July’s People is the 1981 published novel, in an imagined situation of anti-apartheid South Africa that descends into civil war. The white, liberal Smales are rescued by their servant, July, and taken to his village for protection, where they must adjust to a new life.
July’s People is written from the viewpoint of Maureen Smales, wife to Bam and mother to their three children. It is a short book, with an uncomfortable style. The writing is fragmented and took a while for me to warm to. It did not suit being picked up and put down at bedtime, but fared better with a run to grow accustomed to the style. The disjointed writing somehow echoes the situation that the Smales’ find themselves in – the exodus from Johannesburg in the yellow bakkie, or the snatched news that comes from a radio that is impossible to tune. Within this bumpy narrative is gasping beauty in Gordiner’s writing. Not once did I want to give up on her, or the Smales’ plight. You can really imagine yourself there, living an alien life in a country you know to be home, all credit to Gordiner’s writing.
In July’s People, Gordiner has created a story whereby the roles of the Smales and July are reversed. Nothing is the same once they flee, and July gradually gathers all the power. This is a novel about this reversal and the adjustment that the family go through. The Smales are dependent on July, and July’s People, for their hut, their food and their lives. The Smales are ill-equipped to deal with the life they find themselves in. They can’t speak the local language, they can’t thatch a hut, and they can’t gather plants. The theme of power is an important one in the book, and there are several points where the position of power changes. When July has the keys to the bakkie. When the Chief summons them to decide if they can remain. When the Chief asks Bam to teach him to shoot. When Bam’s gun goes missing and July refuses to help. There is a slow shift in power in Gordiner’s story, with a magnificent symmetry in this reversal that you discover when you finish the story and reflect on the whole.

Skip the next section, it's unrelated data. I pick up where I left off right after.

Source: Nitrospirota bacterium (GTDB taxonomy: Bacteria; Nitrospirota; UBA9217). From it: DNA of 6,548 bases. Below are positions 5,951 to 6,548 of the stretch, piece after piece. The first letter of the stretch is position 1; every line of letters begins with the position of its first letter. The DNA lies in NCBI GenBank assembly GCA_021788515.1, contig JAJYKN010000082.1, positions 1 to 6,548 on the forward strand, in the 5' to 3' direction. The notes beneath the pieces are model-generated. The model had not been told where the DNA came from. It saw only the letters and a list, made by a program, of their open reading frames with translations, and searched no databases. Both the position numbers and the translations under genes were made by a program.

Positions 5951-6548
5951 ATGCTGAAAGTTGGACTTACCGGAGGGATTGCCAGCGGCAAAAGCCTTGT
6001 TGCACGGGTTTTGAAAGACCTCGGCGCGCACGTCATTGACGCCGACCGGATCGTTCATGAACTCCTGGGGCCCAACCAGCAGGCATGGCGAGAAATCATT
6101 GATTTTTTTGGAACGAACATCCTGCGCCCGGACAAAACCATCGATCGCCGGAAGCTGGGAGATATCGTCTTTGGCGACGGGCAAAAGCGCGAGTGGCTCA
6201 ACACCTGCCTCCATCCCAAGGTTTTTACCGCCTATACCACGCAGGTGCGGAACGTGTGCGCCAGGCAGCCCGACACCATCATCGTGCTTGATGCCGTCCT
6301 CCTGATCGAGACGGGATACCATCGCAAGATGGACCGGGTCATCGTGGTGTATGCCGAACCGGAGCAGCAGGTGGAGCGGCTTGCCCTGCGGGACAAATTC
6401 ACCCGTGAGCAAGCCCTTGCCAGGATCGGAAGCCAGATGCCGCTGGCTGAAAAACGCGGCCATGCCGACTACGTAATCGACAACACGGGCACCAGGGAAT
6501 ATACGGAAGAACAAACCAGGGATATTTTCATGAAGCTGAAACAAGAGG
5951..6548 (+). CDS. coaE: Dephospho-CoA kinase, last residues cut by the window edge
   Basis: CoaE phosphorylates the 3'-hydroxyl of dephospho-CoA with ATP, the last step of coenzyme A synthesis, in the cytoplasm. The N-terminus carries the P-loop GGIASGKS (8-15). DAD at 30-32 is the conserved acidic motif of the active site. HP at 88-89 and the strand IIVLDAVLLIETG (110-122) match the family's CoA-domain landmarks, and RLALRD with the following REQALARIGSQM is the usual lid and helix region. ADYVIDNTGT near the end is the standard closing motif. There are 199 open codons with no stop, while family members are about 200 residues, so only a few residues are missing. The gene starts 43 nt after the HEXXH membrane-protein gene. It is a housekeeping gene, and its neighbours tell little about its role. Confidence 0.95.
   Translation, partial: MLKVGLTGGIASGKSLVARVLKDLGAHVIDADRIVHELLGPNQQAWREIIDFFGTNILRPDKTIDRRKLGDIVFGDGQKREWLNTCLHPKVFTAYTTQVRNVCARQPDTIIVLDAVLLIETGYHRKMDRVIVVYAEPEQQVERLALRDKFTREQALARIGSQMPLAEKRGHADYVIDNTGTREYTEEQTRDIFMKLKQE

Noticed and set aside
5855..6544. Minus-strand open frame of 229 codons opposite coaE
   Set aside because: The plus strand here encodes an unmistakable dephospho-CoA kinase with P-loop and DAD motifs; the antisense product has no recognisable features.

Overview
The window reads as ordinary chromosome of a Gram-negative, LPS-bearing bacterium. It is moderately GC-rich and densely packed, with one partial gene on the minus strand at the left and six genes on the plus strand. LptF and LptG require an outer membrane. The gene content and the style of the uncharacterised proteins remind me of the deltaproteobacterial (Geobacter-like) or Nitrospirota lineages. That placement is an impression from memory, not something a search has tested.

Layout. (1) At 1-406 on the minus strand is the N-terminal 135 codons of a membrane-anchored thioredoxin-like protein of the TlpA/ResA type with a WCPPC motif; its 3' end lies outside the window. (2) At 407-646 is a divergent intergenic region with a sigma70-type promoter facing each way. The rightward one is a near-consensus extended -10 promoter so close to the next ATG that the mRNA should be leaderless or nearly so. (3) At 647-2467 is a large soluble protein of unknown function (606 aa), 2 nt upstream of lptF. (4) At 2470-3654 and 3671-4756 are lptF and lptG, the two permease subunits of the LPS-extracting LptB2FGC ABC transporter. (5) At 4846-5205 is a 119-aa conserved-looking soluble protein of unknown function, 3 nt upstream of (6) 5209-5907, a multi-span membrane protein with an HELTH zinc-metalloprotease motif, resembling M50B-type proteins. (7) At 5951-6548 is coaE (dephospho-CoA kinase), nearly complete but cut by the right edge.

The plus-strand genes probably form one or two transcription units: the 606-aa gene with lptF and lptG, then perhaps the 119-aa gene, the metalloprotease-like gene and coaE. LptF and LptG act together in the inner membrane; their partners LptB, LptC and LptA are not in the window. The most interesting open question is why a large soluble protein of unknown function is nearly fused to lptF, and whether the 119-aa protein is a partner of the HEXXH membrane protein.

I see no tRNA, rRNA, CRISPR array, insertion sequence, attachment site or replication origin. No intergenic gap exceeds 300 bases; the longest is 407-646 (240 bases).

Bam’s undoing is heightened when his gun is stolen, which emancipates him and renders him powerless, useless. Maureen becomes more alert through this, and more detached in a different way. She sees her husband dissolving in front of her. Her children flourish. They have learned the language and play with children of the village, and run more and more feral and independent. The children, you see, have adapted, where their parents fail to.
In July’s People, after the initial exodus, nothing happens and yet everything happens. The decision to flee brings a chain reaction of events that you wonder if Bam and Maureen would have taken had they known the outcome. The Smales become July’s People.
The ending of July’s People is unexpected, and initially I felt disappointed by it and had to read it over again. As it draws to a close, the narration becomes increasingly introspective, as Gordiner takes us further into Maureen’s mind, her own trauma. She sees herself in increasing isolation from her family. Previously the protector, she has no real place in the life she finds herself in, and in an almost euphoric madness she chases after a helicopter that has landed nearby, presumably in search of rescue from the rescue that she finds herself trapped in. It is extremely clever, and part of the symmetry of the story. Genius.
July’s People is part of my Reading Challenge for 2016, and is a book that was once banned. It was banned in South Africa.
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